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CHOWN(2)		  FreeBSD System Calls Manual		      CHOWN(2)

     chown, lchown, fchownat, fchown --	change owner and group of a file or

     #include <sys/types.h>
     #include <fcntl.h>
     #include <unistd.h>

     chown(const char *path, uid_t owner, gid_t	group);

     lchown(const char *path, uid_t owner, gid_t group);

     fchownat(int fd, const char *path,	uid_t owner, gid_t group, int flag);

     fchown(int	fd, uid_t owner, gid_t group);

     The owner ID and group ID of the file (or link) named by path or refer-
     enced by fd is changed as specified by the	arguments owner	and group.
     The owner of a file may change the	group to a group of which he or	she is
     a member, but the change owner capability is restricted to	the superuser.

     By	default, chown() clears	the set-user-ID	and set-group-ID bits on the
     file to prevent accidental	or mischievous creation	of set-user-ID and
     set-group-ID programs.  This behaviour can	be overridden by setting the
     sysctl(8) variable	fs.posix.setuid	to zero.

     lchown() operates similarly to how	chown()	operated on older systems, and
     does not follow symbolic links.  It allows	the owner and group of a sym-
     bolic link	to be set.

     The fchownat() function is	equivalent to either the chown() or lchown()
     function depending	on the value of	flag (see below), except that where
     path specifies a relative path, the file whose ownership is changed is
     determined	relative to the	directory associated with file descriptor fd
     instead of	the current working directory.

     If	fchownat() is passed the special value AT_FDCWD	(defined in <fcntl.h>)
     in	the fd parameter, the current working directory	is used	and the	behav-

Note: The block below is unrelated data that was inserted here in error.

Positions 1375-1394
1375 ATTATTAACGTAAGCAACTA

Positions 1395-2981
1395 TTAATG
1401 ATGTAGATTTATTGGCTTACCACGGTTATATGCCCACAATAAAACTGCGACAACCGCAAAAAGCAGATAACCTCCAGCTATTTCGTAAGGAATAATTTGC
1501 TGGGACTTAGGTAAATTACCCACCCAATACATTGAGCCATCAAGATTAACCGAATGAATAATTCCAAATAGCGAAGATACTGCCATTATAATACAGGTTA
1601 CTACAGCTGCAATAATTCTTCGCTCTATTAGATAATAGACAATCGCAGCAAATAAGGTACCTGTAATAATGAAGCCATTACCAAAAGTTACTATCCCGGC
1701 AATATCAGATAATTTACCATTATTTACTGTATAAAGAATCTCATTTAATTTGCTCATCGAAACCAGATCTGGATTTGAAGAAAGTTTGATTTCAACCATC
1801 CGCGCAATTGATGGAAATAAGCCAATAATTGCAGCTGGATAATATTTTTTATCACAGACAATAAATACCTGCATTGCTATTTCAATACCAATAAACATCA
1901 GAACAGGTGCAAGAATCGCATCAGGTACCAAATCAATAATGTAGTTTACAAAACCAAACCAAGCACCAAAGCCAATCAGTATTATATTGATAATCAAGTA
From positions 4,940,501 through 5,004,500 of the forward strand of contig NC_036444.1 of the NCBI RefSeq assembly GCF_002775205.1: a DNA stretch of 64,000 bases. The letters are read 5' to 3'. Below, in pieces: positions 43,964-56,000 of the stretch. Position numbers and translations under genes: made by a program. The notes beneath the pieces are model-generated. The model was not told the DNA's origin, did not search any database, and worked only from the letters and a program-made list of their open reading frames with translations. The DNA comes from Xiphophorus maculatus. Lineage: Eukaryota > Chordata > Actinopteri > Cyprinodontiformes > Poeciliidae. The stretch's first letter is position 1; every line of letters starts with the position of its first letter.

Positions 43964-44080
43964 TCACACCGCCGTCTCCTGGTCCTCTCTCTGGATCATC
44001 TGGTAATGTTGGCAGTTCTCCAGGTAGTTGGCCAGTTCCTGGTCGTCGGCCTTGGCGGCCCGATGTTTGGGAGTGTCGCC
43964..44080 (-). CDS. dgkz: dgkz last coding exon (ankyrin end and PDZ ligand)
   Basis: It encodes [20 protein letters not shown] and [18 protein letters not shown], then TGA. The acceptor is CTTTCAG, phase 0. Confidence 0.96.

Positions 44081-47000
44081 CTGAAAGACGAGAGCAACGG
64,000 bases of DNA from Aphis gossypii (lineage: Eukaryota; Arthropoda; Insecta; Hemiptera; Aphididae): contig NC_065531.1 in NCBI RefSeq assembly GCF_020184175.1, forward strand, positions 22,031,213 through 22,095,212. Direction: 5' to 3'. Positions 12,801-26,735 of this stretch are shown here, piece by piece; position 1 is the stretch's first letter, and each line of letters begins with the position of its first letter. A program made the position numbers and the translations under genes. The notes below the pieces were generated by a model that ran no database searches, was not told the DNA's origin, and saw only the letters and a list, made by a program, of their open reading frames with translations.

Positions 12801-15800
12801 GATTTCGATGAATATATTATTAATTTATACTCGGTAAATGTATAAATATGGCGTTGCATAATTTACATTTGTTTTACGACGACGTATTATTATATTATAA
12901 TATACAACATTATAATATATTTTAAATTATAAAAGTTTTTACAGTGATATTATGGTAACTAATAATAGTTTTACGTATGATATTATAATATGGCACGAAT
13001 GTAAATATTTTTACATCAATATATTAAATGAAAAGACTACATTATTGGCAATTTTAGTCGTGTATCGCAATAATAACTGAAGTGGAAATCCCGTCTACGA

ior is identical to a call	to chown() or lchown(),	depending on whether
     or	not the	AT_SYMLINK_NOFOLLOW bit	is set in flag.

     Values for	flag are constructed by	bitwise-inclusive ORing	flags from the
     following list defined in <fcntl.h>:

	   AT_SYMLINK_NOFOLLOW	If path	names a	symbolic link, then the	owner-
				ship of	the symbolic link is changed.

     fchown() is particularly useful when used in conjunction with the file
     locking primitives	(see flock(2)).

     One of the	owner or group IDs may be left unchanged by specifying it as

     Zero is returned if the operation was successful; -1 is returned if an
     error occurs, with	a more specific	error code being placed	in the global
     variable errno.

     chown(), lchown(),	and fchownat() will fail and the file or link will be
     unchanged if:

     [ENOTDIR]		A component of the path	prefix is not a	directory.

     [ENAMETOOLONG]	A component of a pathname exceeded {NAME_MAX} charac-
			ters, or an entire path	name exceeded {PATH_MAX} char-

     [ENOENT]		The named file does not	exist.

     [EACCES]		Search permission is denied for	a component of the
			path prefix.

     [ELOOP]		Too many symbolic links	were encountered in translat-
			ing the	pathname.

     [EPERM]		The effective user ID is not the superuser.

     [EROFS]		The named file resides on a read-only file system.

     [EFAULT]		path points outside the	process's allocated address

     [EIO]		An I/O error occurred while reading from or writing to
			the file system.

     Additionally, fchownat() will fail	if:

     [EBADF]		The path argument does not specify an absolute path
			and the	fd argument is neither AT_FDCWD	nor a valid
			file descriptor	open for reading.

     fchown() will fail	if:

     [EBADF]		fd does	not refer to a valid descriptor.

     [EINVAL]		fd refers to a socket, not a file.

     [EPERM]		The effective user ID is not the superuser.

     [EROFS]		The named file resides on a read-only file system.

     [EIO]		An I/O error occurred while reading from or writing to
			the file system.

     chgrp(1), chmod(2), flock(2), chown(8)

     The chown(), fchown(), fchownat(),	and lchown() functions are expected to
     conform to	IEEE Std 1003.1-2008 (``POSIX.1'').

     A chown() system call first appeared in Version 1 AT&T UNIX.  Since
     Version 6 AT&T UNIX it supports changing the group	as well, and in
     Version 7 AT&T UNIX group was made	a separate argument.

     The fchown() system call first appeared in	4.2BSD.

     The chown() and fchown() functions	were changed to	follow symbolic	links
     in	4.4BSD;	therefore, and for compatibility with AT&T System V Release 4
     UNIX, the lchown()	function was added to OpenBSD 2.1.

     The fchownat() function appeared in OpenBSD 5.0.

FreeBSD	11.1		      September	21, 2017		  FreeBSD 11.1


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